- Adam N Mamelak, MD
- Beth Morrison, MPH
- Chirag G Patil, MD
- David G Walker, BMedSc, MBBS, PhD
- David S Kittle, PhD
- Dennis M Miller, PhD
- Jeff Perry, BS
- Julia Parrish-Novak, PhD
- Kaitlin L Nufer, BBiomedSci
- Keith Black, MD
- Kelly A Byrnes-Blake, PhD
- Kim Pham
- Laura Ishak, BS
- Lynlee L Lin, PhD
- Miko Yamada, PhD
- Pramod Butte, MBBS, PhD
- Stacey J Hansen, BS
- Tarl Prow, PhD
This unusual and odd-sound technique has its roots in tozuleristide. Tozuleristide, known also as BLZ-100, is a synthetic variety of one of scorpion venom’s peptides. As such, it isn’t really scorpion venom, so much as a fairly accurate but safe recreation of one of that venom’s distinguishing features.
BLZ-100 is a type of compound that automatically binds itself to tumor and cancer cells in the brain. This means that, with the use of this compound, doctors can easily locate all the cancer cells in the brain and determine which ones can be safely removed.
To make BLZ-100 more visible, researchers simply mixed some fluorescent dye into the compound. This made it immediately visible under a somewhat infrared light, allowing the tumor cells to very easily contrast against brain tissue that should remain untouched. According to senior author Adam Mamelak, it practically lights up like a Christmas tree.
3. Study Methods
Clinical trials conducted on a small scale, thus far, have determined BLZ-100 effective and non-toxic, making it completely safe for use. These trials involved 17 patients of adult age who were suffering from brain cancer. The BLZ-100 did not give them any bad side effects, instead only making their tumors more obvious to operating doctors.
Here’s how these trials were conducted. Seventeen glioma patients – nine with high-grade glioma, and eight with low-grade glioma – were the test subjects.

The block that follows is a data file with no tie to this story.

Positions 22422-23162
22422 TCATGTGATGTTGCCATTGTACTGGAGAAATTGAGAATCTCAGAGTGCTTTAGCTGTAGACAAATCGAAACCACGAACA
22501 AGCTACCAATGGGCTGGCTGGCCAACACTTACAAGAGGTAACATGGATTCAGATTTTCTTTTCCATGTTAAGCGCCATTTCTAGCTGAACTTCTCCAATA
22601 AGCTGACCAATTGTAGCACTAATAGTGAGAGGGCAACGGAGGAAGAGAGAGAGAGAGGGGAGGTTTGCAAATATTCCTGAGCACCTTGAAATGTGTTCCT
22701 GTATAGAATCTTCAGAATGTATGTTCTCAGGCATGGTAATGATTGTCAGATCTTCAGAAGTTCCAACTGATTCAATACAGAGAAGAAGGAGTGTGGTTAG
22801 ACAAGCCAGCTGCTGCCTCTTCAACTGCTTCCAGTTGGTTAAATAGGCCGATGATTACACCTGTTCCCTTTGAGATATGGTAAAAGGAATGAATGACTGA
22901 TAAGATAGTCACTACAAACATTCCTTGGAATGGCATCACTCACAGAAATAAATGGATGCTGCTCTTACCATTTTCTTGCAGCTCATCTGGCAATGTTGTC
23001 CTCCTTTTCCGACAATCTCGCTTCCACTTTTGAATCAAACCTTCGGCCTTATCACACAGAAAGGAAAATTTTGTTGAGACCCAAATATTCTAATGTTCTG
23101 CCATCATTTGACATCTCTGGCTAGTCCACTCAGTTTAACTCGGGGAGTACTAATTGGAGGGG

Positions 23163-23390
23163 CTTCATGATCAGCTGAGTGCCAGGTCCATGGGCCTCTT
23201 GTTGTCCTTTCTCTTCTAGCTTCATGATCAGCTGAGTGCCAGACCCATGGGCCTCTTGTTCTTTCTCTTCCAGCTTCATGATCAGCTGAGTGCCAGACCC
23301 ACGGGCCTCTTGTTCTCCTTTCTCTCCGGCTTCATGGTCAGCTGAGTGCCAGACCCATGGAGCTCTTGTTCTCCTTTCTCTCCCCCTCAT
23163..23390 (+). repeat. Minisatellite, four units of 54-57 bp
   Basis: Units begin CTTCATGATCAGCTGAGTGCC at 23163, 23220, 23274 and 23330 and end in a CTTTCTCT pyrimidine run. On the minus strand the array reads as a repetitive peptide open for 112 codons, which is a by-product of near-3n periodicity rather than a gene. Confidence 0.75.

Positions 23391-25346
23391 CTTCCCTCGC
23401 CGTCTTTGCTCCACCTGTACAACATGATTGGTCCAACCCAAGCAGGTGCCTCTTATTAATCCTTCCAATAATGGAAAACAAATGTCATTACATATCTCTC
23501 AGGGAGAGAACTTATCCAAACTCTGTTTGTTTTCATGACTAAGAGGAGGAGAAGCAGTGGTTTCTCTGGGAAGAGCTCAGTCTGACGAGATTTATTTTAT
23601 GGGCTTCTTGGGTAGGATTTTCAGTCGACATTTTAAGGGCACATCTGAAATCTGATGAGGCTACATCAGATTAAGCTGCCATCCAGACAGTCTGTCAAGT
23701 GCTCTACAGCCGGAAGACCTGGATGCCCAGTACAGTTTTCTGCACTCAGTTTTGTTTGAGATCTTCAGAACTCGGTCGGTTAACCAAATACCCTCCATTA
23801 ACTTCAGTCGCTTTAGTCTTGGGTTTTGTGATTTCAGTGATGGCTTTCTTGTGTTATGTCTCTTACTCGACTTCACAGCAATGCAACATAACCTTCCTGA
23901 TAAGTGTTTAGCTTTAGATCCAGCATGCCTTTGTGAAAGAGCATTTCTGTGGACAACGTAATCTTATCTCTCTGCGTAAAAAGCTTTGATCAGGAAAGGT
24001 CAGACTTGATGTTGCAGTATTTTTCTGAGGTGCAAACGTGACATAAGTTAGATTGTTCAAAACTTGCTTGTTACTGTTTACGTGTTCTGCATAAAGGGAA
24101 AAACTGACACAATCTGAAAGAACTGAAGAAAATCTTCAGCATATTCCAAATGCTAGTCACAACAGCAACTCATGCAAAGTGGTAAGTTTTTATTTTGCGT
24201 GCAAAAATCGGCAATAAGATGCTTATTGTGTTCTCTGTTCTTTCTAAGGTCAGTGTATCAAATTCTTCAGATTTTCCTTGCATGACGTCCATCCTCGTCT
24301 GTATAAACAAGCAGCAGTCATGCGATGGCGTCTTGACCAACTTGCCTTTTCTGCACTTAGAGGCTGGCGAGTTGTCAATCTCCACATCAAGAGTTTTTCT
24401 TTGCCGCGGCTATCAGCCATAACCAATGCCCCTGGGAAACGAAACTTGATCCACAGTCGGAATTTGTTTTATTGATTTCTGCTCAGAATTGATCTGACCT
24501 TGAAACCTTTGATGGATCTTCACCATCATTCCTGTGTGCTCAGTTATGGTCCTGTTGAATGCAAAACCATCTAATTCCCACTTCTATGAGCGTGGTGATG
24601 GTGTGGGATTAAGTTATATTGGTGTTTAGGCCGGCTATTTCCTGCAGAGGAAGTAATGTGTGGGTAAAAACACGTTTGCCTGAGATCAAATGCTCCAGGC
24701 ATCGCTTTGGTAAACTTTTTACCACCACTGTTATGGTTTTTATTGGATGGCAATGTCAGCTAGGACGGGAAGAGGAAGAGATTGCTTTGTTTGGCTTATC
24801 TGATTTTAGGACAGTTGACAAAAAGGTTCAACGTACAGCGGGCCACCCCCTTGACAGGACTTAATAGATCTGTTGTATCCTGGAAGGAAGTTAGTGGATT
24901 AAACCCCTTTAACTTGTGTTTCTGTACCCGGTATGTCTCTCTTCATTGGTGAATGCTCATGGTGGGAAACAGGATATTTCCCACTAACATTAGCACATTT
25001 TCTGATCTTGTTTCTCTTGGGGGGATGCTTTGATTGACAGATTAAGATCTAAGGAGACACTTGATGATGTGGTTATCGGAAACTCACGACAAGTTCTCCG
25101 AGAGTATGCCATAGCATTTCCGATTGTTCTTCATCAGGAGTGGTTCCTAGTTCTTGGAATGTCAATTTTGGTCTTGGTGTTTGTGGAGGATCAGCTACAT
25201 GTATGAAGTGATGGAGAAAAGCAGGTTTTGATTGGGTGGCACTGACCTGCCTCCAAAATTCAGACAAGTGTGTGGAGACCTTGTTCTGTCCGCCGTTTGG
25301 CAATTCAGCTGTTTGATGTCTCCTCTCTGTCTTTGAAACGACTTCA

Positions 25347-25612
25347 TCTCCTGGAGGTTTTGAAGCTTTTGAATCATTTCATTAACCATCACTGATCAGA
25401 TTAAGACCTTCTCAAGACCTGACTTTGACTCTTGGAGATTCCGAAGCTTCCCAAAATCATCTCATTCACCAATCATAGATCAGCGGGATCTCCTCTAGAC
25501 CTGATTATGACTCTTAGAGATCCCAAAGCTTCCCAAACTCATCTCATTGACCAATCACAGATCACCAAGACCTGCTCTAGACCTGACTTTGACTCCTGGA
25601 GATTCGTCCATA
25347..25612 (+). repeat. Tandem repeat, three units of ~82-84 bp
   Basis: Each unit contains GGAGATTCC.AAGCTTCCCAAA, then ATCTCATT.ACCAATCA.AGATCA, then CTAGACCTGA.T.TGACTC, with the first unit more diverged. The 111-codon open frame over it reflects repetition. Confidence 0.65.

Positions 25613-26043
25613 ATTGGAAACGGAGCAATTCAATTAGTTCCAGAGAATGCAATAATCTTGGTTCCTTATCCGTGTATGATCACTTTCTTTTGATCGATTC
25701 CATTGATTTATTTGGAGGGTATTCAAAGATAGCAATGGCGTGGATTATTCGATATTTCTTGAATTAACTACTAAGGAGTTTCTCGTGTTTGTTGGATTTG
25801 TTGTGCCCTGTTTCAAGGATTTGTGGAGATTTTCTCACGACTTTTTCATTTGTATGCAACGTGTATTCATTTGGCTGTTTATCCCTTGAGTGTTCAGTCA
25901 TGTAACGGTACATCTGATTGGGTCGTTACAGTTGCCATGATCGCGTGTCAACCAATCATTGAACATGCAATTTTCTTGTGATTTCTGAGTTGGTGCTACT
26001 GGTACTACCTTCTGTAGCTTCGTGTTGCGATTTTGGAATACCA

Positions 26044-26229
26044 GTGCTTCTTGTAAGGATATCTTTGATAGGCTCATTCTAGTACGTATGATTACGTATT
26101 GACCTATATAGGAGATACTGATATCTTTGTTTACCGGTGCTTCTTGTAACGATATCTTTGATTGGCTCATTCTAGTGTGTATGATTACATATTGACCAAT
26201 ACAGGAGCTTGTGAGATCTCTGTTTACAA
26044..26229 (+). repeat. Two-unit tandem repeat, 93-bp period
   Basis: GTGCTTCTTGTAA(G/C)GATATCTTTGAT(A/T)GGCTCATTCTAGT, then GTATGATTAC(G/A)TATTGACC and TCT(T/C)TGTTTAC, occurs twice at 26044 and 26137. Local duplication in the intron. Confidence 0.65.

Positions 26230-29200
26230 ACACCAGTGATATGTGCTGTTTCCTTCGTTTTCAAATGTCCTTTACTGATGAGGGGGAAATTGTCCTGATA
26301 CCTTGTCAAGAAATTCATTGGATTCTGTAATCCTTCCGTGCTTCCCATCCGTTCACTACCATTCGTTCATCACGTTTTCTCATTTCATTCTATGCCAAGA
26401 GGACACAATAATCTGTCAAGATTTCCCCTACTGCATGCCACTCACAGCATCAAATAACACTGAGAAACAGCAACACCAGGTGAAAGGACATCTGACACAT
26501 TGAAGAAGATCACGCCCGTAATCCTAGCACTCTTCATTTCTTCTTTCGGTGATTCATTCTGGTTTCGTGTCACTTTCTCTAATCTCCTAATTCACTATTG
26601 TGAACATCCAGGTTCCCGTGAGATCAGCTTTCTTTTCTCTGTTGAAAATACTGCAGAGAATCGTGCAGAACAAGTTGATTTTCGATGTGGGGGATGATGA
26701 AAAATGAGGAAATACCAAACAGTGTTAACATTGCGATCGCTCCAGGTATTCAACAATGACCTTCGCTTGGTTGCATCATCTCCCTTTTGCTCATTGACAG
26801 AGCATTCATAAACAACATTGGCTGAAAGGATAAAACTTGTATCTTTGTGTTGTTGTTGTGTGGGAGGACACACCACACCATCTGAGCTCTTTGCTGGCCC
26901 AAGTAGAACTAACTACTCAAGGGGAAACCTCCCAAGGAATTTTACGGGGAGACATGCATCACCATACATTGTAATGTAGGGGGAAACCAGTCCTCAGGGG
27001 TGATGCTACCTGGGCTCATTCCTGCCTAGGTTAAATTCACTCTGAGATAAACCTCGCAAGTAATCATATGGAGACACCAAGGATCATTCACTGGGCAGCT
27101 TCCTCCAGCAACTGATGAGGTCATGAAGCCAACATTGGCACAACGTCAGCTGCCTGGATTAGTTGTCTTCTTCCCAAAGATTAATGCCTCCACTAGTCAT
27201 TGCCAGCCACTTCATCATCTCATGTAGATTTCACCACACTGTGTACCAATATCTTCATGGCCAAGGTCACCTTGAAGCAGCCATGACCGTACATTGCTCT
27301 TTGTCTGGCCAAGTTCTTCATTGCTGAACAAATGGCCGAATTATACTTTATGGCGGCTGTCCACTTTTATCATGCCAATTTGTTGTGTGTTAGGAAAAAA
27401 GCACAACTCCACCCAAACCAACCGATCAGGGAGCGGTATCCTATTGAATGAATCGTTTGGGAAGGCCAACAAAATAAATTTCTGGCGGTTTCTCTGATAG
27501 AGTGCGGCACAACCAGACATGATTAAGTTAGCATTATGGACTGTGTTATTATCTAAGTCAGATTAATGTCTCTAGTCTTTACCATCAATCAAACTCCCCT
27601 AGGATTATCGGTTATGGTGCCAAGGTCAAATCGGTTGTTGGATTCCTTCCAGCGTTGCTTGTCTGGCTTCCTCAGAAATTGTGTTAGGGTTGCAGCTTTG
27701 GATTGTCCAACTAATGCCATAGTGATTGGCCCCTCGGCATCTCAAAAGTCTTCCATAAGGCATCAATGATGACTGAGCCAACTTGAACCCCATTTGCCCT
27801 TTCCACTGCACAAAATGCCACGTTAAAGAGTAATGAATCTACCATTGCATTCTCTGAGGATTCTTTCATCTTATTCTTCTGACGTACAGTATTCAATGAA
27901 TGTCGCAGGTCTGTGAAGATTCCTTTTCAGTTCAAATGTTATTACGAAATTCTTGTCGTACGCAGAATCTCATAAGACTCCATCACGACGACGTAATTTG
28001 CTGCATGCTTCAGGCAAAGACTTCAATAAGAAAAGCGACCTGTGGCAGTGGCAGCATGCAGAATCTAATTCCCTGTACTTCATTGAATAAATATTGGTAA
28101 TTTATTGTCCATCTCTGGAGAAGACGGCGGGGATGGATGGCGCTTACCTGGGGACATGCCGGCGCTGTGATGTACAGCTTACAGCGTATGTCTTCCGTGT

These patients were administered with BLZ-100 in doses of between three and 30 mg three hours before an operation. Serum samples were collected, patients would go under the knife, and then they would be observed for the next week in order to take note of any unwanted side effects.
The BLZ-100 remained in tumors for about 24 hours, samples showed. No signs of side effects or toxicity resulted, which would have necessitated the limiting of dosages. Higher doses seemed to be required for higher-grade cases of the disease.
4. Camera System for BLZ-100
This isn’t all that’s currently being discovered, however. An experimental camera system, also put to the test during this research process, operated alongside the scorpion venom imaging agent. This camera system is designed to take dual images: white-light and near-infrared photographs.
This can really change the game when it comes to treatment, as it allows easy viewing between two types of imaging during a surgical situation, negating the need for other unwieldy cameras. Many surgeons find the fluorescence integration into surgical practices to be seamless and appealing to use.
5. What’s Next?
Currently, BLZ-100 and the camera system are going through rigorous testing in broader forms of clinical trials. One such study involves brain cancer in children, and many others are also following. Together, there is hope that this research will allow the method to be FDA approved relatively soon.
Researchers also believe that BLZ-100 may also be capable of working with other types of cancer and tumors when it is necessary to determine a tumor margin. Overall, BLZ-100 and these imaging techniques may be able to provide additional precision and safety during surgical procedures. As such, we can look to the future with positive thinking.